By: Judith Kaplan
The catalyst of creating the Women’s History Series of First Day Covers was the “aha” moment I had, when I realized that there is an enormous missing piece in our educational system. This omission is vividly illustrated when we look at the issuing of new postage stamps. Postage stamps are one way a country “advertises” what it values to its citizens and to the rest of the world. When I began this project, it was clear to me that the U.S. did not value the achievements and contributions of women to its history and culture. Out of approximately 35 new stamps issued yearly, on average only 3 might honor women, directly or indirectly.
I personally collected Women’s History on US first day covers that were envelopes, called covers, cancelled on the First Day of a new stamp. I wanted to transform the appalling ratio of women to men on new stamps that I discovered, while at the same time promoting women’s history. Any person or entity may make an FDC for themselves, as gifts, to sell. They illustrate the cover typically with their artistic interpretation of the new stamp’s subject. The artistic illustration is called a cachet.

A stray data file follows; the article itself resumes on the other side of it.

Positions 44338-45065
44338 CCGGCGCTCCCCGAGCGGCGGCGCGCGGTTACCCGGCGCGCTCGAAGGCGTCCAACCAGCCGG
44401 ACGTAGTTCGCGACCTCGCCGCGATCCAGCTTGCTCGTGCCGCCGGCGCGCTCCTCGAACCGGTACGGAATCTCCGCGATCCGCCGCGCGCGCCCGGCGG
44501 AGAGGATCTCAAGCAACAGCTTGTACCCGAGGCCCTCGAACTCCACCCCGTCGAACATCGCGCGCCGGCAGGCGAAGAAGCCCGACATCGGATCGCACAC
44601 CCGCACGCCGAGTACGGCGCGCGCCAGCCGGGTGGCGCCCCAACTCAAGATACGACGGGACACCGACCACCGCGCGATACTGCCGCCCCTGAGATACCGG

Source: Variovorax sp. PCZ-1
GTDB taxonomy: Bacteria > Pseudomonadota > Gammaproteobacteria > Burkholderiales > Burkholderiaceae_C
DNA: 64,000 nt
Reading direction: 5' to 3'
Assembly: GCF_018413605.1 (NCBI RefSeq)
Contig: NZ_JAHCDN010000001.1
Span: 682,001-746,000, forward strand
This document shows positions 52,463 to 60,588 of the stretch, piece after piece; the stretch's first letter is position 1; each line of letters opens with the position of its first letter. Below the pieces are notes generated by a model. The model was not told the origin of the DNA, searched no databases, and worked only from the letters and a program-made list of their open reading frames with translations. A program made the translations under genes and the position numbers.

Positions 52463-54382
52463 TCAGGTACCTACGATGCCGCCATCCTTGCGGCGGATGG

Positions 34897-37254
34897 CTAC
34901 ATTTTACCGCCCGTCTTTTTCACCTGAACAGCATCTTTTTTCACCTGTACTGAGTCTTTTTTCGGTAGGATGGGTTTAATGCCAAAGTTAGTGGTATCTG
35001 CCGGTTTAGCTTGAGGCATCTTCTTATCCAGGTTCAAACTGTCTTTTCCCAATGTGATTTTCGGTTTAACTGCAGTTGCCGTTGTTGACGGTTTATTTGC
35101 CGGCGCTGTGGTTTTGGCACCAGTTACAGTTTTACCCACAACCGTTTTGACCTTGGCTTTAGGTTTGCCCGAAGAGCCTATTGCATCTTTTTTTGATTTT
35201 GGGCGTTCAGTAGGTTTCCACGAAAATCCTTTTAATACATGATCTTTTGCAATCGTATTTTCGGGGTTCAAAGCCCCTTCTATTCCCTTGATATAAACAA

As my motivation was to change the 3:35 ratio of subjects of new stamps, I created the series whereby my cachet illustrations would link the subject of every new stamp to a person or event in Women’s History. The series lasted from 1976 to 1980 and consisted of 180 different first day covers. I know the series influenced the subjects issued later as several of the subjects of my cachets were subsequently honored on new US postage stamps.